Prefabricated shower pans are commonplace, but a traditional mud pan shower is worth the effort required to build it. Another benefit is that you can build the shower any dimensions that you like; you’re not restricted by standard shower pan sizes. Mud means many different things in the construction world. When it comes to shower pans, it’s simply Portland cement, sand and water.
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The best mud pan won’t last if the subfloor can’t support it. Factoring in the pan, concrete board on the walls, mortar, tile and grout, a traditional mud-base shower can easily weigh 1,000 pounds. If the home is on a concrete slab, it’s safe to assume that the floor will support the shower. With a plywood subfloor, some inspection is in order. Previous water damage from another shower or tub is revealed as dark spots and warped areas. Hiring a contractor to strengthen or rebuild a soft subfloor adds years to the life of the shower.
Framing the Curb
The shower curb, which is the raised lip across the opening, is built by stacking three or more two-by-fours and fastening them to the floor. This keeps water from running out across the bathroom floor. Although you can build a rectangular box from the lumber and fasten it, stacking the boards makes the curb as dense as possible. If the subfloor is concrete, you need a concrete curb instead of wood. Spread mortar on the concrete and set a row of solid concrete blocks in the mortar as if you’re laying bricks. A concrete curb should cure for a few days before proceeding.
The slope toward the drain begins before installing the waterproof shower membrane. A flat membrane doesn’t direct water toward the drain. With a wood subfloor, the pre-slope is a multistep process. Tar paper is stapled to the floor, and fine wire mesh, called metal lath, is stapled over the tar paper. A layer of stiff mud is then packed over the lath. The mud mix should hold its shape when you squeeze a handful. The right slope is approximately 1 1/2-inches-thick at the edges of the shower and gradually decreases to 3/4-inch-thick at the drain. A trowel or board smooths the mud. A spreadable, not stiff, mud mix with the same thicknesses and slope are what you need on a concrete subfloor.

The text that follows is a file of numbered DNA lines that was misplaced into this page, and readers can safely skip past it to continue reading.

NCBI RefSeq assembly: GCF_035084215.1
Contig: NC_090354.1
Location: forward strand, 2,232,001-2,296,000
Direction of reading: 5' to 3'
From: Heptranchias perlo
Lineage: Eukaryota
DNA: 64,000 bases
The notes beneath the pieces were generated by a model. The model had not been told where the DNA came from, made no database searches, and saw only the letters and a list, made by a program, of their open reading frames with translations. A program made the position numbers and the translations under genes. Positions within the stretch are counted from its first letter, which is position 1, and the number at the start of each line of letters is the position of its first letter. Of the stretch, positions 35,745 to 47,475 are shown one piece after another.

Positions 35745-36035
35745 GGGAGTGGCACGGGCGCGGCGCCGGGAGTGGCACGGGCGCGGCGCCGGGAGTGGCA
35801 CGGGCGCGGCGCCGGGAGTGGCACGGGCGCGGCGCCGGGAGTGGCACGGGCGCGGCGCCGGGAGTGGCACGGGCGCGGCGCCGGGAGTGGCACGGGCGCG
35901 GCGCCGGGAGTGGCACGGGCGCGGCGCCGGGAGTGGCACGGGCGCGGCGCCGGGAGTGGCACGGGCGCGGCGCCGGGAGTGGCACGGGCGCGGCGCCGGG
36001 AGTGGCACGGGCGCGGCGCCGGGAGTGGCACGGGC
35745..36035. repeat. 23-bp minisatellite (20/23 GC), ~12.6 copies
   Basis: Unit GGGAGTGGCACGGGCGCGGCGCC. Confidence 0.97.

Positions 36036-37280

Mud pan shower liners are a heavy, flexible sheet material made from polyvinyl chloride, or PVC. Cut the drain opening in the liner smaller than the perimeter of the drain to avoid leaks. The membrane is smoothed across the pre-sloped shower floor and up the walls at least 12 inches, folding the corners to fit instead of cutting them. The membrane wraps around the curb as well, but you’ll need to trim off the excess and waterproof it with membrane adhesive. No nails or staples are used to fasten the membrane except around the uppermost edge on the wall and along the bottom edge outside the curb. After the membrane is installed, lath is installed around the curb and stapled or nailed to the outside. If the curb is concrete, no lath is necessary.
Top Mud Layer
The top layer of mud is a stiff mix consisting of approximately 5 parts sand, 1 part Portland cement and only enough water to make the materials clump and stick together. Mix the dry ingredients before adding water. Mud can clog the drain line, so cover the drain openings with tape until the pan is finished. Pack the mud approximately 1 1/2 inches thick from the walls to the drain, keeping the same slope as the underlying layer, and smooth it with the trowel or board. To finish the curb, pack stiff mortar over the lath or spread a thinner mix over concrete blocks. You can install backer board on the walls after the pan is set, which can take 24 to 48 hours.